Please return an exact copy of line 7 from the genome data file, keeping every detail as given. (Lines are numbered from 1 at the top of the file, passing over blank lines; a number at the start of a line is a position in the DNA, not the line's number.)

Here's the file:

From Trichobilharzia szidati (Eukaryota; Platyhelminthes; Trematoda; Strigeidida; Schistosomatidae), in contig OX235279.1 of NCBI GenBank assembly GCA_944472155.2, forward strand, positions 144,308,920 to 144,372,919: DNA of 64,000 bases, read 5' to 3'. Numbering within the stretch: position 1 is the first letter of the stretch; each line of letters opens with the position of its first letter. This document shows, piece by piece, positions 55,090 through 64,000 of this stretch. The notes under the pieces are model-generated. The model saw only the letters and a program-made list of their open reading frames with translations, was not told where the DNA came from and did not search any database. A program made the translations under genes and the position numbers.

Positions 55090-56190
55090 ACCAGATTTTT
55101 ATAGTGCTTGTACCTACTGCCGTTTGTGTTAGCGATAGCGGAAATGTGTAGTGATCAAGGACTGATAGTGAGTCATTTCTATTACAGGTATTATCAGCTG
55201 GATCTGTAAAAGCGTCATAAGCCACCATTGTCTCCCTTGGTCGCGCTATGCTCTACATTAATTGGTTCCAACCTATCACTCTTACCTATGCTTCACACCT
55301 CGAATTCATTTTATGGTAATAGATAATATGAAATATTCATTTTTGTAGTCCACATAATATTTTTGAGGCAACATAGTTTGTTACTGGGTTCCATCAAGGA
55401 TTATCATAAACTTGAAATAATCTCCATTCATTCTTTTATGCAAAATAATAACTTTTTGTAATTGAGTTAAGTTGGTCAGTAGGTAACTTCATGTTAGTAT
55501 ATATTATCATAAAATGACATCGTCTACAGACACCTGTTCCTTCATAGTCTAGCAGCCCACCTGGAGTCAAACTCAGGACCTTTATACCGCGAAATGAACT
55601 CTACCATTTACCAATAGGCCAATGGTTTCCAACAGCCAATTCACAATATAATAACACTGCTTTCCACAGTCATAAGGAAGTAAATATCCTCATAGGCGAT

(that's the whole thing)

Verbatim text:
55401 TTATCATAAACTTGAAATAATCTCCATTCATTCTTTTATGCAAAATAATAACTTTTTGTAATTGAGTTAAGTTGGTCAGTAGGTAACTTCATGTTAGTAT